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October 8, 2005

It's now Barney's house

From: Wilson Daily Times, NC - Oct 8, 2005

By Tom Ham

Sports Editor

Eastern N.C. School for the Deaf's main gymnasium was always Barney's house.

It becomes official this morning.

The facility will be dedicated and named for the late James "Barney" Williamson, a beloved coach and teacher for 30 years at ENCSD who, shortly after his retirement, died in April, 2004.

The ceremony is scheduled for 10 this morning in the Massey Activity Center on the ENCSD campus.

Acclaimed former ENCSD coach Gary Farmer will be the keynote speaker. Also addressing the turnout will be former students, colleagues, opposing coaches and family members.

Williamson, Farmer, Barry Pope, the late James Lamm, Jimmy Lamm and Robert Watson pioneered the Fighting Hornets' athletic program nearly 30 years ago.

Maybe the gym was not the house that Barney built. However, it's the venue where his spirit still prevails courtside.

Barney Williamson was a compassionate, perceptive, entertaining, dedicated, fiercely proud and untiring soul.

His hearing was impaired and he couldn't speak. But Williamson could utter sounds that could be understood by mainstream individuals and his communication skills were articulate, certainly seldom misunderstood.

Williamson's ability to overcome his physical limitations and to adapt as necessary was uncanny.

ENCSD, for years and years, was blessed with an individual who became a splendid testament to the hearing-impaired's propensity for overachieving.

The late and great Williamson was a prankster, a character, if you will; a source of illumination in dark circumstances, a delight to be around and a professional who approached his responsibilities with relentless passion.

He could even be described as a "ham' — especially when courtside and directing his ENCSD teams.

Williamson was animated and colorful. His expressions and gestures left no doubt about his message.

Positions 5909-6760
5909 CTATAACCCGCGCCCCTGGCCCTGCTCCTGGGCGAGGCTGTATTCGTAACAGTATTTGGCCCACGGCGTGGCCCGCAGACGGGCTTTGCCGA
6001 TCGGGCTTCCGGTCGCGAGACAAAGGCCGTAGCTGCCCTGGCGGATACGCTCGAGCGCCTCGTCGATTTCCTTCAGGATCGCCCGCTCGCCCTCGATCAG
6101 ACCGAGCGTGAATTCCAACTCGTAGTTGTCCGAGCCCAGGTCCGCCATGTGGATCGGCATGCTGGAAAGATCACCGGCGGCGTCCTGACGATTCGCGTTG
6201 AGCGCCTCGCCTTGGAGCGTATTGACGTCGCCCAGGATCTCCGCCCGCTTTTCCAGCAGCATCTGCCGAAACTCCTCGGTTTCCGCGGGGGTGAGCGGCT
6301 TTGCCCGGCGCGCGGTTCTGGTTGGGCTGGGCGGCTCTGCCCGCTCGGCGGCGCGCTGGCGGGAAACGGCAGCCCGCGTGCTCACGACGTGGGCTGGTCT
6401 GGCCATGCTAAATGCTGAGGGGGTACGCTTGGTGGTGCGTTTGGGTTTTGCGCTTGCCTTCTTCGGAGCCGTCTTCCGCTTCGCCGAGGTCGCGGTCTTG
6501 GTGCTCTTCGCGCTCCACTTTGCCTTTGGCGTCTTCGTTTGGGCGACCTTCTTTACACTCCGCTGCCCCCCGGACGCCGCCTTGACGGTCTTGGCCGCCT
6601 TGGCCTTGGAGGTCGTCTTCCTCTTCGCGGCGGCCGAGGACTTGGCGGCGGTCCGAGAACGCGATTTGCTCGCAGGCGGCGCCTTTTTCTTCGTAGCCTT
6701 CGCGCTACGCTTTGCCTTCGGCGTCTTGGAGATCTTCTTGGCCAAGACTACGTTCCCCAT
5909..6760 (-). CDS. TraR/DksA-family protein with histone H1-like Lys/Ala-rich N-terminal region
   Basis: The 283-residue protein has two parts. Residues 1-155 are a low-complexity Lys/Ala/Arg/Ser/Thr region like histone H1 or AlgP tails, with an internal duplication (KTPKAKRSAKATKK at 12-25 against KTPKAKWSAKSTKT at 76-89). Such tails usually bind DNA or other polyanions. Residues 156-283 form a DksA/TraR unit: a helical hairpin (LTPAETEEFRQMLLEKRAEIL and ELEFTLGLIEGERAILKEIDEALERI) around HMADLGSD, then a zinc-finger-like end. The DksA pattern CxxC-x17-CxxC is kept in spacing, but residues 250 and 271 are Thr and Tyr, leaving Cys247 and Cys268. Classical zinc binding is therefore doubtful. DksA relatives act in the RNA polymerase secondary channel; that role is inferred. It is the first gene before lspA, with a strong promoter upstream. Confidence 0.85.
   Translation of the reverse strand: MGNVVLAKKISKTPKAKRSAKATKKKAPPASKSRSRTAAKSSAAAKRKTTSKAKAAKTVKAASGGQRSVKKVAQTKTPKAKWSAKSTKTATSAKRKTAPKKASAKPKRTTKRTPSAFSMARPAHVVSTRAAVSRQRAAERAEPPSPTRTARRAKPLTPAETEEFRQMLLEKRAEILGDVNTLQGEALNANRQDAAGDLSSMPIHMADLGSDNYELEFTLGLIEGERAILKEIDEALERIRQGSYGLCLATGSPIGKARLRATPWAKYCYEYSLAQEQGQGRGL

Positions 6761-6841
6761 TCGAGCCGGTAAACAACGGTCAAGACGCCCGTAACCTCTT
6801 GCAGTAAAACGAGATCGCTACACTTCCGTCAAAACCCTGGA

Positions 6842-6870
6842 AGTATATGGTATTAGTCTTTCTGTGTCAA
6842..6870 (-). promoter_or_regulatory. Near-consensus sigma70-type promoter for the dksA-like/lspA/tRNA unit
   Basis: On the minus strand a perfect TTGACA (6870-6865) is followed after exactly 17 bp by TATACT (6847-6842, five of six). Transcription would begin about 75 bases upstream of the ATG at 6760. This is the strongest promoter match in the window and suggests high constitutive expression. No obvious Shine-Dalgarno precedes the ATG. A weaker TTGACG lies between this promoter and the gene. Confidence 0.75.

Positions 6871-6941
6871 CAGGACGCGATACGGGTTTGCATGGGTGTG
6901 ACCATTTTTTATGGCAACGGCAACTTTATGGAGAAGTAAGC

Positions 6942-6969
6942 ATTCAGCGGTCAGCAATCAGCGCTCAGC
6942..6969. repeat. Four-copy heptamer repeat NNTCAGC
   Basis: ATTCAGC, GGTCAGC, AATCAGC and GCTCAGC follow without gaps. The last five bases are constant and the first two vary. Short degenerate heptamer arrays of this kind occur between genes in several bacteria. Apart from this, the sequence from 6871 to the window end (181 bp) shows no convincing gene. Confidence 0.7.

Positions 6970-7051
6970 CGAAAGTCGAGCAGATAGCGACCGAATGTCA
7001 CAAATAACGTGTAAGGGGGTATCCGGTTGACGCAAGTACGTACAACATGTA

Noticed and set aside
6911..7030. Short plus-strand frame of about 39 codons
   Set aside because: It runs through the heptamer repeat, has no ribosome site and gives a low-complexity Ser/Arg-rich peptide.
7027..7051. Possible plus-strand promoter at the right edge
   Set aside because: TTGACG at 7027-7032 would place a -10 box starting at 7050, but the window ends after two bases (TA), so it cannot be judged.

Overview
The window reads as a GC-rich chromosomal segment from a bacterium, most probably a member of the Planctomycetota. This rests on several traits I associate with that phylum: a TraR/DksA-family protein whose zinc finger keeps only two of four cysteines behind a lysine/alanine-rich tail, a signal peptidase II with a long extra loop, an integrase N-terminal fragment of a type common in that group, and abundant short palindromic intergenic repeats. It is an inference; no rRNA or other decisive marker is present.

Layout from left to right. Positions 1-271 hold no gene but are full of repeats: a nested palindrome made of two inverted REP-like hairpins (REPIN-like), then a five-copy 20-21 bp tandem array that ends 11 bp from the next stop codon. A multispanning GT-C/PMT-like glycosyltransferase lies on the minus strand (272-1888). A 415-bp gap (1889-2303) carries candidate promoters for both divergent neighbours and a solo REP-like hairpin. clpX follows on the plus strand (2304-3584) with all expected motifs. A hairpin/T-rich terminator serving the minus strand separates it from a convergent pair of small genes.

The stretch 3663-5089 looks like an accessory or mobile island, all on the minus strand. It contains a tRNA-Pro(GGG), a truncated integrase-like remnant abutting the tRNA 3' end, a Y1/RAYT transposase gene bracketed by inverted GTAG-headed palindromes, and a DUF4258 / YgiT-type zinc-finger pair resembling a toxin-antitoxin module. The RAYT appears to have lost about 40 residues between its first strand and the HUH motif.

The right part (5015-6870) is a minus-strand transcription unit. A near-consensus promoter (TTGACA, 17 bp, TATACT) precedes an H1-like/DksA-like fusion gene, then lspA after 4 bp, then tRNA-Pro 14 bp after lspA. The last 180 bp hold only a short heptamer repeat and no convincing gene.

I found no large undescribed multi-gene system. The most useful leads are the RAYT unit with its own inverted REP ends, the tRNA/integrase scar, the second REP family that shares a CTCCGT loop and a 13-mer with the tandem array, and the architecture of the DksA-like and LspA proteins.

He so amused and reflected humor that basketball referees never "calmed" him with a technical when he would whip off his glasses and extend them in the direction of the official he questioned, or pinched his nose as if the official's call emitted an odor and waved his hand in disgust.

During his career, Williamson, himself a standout athlete, coached every ENCSD sport except wrestling and cheerleading. And Farmer assures Williamson was more than capable of instructing those two sports.

From a media viewpoint, Williamson was dependable and thorough. He was excited for every positive comment printed about his athletes and his endeavors to promote his programs, teams and young athletes were tireless and sometimes painstaking.

The annual big deal in ENCSD basketball is the Mason-Dixon Tournament. Participation in the big event was usually a week-long process because of excessive travel.

And when ENCSD was a member of the N.C. High School Athletic Association's 1-A Carolina Conference, participating in the Mason-Dixon usually resulted in conference games piling up.

The Hornets would play rescheduled games night after night and, the next morning, Williamson would always find his way to The Daily Times sports department and provide the scorebook and prepared notes.

Without failing, Williamson would evoke laughter by vividly portraying his weary, haggard phyiscal state. But he would always be back the next morning — and he would always be prepared.

Williamson loved to coach and, for him, life didn't get any better than being a head basketball coach. He didn't shy away from being the center of attention.

He cherished his teams' three Mason-Dixon championships. He'd go without sleep just to defeat North Carolina School for the Deaf. South Carolina School for the Deaf was next on his list of those he preferred to conquer — followed by Alabama School for the Deaf.

Williamson departed as a positive influence on countless lives.

And should he have been complimented as an ambassador for the hearing-impaired athletic community, his kind heart would have burst with pride.

Barney Williamson was indeed an ambassador, a role model for the deaf. He could cause those blessed with speech and hearing to feel comfortable in his world.

In dedicating and naming the gym for Williamson this morning, ENCSD, with the approval of the State of North Carolina Department of Health and Human Services, is appropriately saluting the memory of a great guy — in anybody's world. | 265-7809

Copyright ©, The Wilson Daily Times, Wilson, North Carolina